The sighting line 30 can be defined by a true! elevation angle Si and by an azimuth angle Az in a geographical frame of reference xyz.
The laws for controlling rotation about the circular, elevation, and lateral axes are much more complex than the laws for controlling a platform to keep it fixed relative to a geographical frame of reference, in particular because the lateral axis is moved by the elevation axis. The rate of rotation to be imparted about the circular axis z1 relative to the ship differs from the azimuth rate to be imparted relative to the terrestrial frame of reference xyz because of the roll, pitching, and yaw movements of the ship. In order to perform panoramic scanning at constant elevation and at substantially constant azimuth rate, the steering angles about the circular, elevation, and lateral axes must all vary continuously. Computing them in real time by successive approximation methods requires very high computation power, given the inevitable defects of the system.
SUMMARY OF THE INVENTION
An object of the invention is to provide a stabilized optical sighting system of the above-defined type that satisfies practical requirements better than do previously known systems, in particular in that it makes it possible significantly to reduce the complexity of the computation to be performed while still ensuring that the sighting line remains at constant elevation.
To do this, the invention accepts certain constraints, and in particular the fact that the outlet from the optical path is steered about one of the axes of the sighting system (typically the circular axis), and that certain defects of the sighting system (perpendicularity defect, optical imperfections, influence of inlet port-hole) can be measured once and for all during a prior commissioning stage and can then be represented by rotation matrices.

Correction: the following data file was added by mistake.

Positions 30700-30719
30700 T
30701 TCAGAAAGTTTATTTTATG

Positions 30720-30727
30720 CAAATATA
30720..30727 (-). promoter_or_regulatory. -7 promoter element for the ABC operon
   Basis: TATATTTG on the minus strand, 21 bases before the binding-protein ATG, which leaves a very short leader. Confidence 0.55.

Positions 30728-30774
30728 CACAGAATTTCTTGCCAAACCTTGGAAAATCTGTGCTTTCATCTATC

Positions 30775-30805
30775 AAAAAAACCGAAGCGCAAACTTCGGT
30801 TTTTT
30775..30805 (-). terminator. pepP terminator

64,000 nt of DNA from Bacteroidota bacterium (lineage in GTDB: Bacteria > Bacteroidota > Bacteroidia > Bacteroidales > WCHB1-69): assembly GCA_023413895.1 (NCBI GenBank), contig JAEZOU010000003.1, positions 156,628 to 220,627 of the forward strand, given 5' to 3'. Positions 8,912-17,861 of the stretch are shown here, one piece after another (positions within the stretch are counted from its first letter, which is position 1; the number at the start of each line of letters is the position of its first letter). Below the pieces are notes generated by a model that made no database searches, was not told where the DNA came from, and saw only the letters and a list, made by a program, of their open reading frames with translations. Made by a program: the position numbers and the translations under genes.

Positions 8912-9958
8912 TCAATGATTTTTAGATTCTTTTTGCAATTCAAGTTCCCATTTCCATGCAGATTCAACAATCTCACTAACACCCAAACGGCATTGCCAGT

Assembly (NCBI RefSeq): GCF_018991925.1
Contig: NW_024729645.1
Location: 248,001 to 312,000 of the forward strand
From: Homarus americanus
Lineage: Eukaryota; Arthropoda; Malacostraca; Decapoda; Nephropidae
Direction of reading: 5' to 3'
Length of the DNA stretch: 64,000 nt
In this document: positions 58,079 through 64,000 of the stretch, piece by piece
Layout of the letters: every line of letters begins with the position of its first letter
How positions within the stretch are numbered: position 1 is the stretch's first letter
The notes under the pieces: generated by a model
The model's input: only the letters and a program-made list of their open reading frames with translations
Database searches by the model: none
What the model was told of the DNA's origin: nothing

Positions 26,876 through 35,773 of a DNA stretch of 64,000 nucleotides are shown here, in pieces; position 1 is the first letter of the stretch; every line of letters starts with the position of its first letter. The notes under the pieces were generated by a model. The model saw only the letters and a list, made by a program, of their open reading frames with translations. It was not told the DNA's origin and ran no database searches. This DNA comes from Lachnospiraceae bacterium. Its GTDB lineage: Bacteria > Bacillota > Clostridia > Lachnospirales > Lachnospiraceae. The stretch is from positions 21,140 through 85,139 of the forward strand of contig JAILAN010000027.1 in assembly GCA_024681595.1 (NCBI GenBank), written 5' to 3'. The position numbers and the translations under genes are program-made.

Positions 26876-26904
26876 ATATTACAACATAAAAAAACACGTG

Consequently, the invention provides a sighting system having:
a stabilized sighting system having a sight proper including an aiming mirror which can be steered under the control of motors both about an elevation axis and about a circular axis that is fixed relative to a support secured to a carrier, so as to bring the direction of light which is received along a reference sighting line in a geographical frame of reference to the direction of the circular axis, measurement device for measuring the real angles imparted to the aiming mirror by the motors about circular and lateral axes, and a gyro unit enabling angles to be computed continuously for converting the geographical frame of reference to a frame of reference tied to the support; and
a computer and servo-control unit controlling the motors on the basis of information received from the gyro unit and the measurement device.
The unit is designed to compute the real position of the sighting line on the basis of information provided by the measurement device and on the basis of stored parameters modelling at least the optical and mechanical defects of the sight.
In this way, the servo-controls can be operated at high frequency without it being necessary to solve a system of equations by successive approximations, but they provide no more than a good approximation. The defects of the system (defects of perpendicularity between axes, servo-control errors, optical defects) are then taken into account not for the purpose of correcting the servo-controls, but merely for real-time computing of the exact position of the sighting line. This position is transmitted to a user device, e.g. serving to display successive images coming from the sight while repositioning the images relative to one another in correct manner.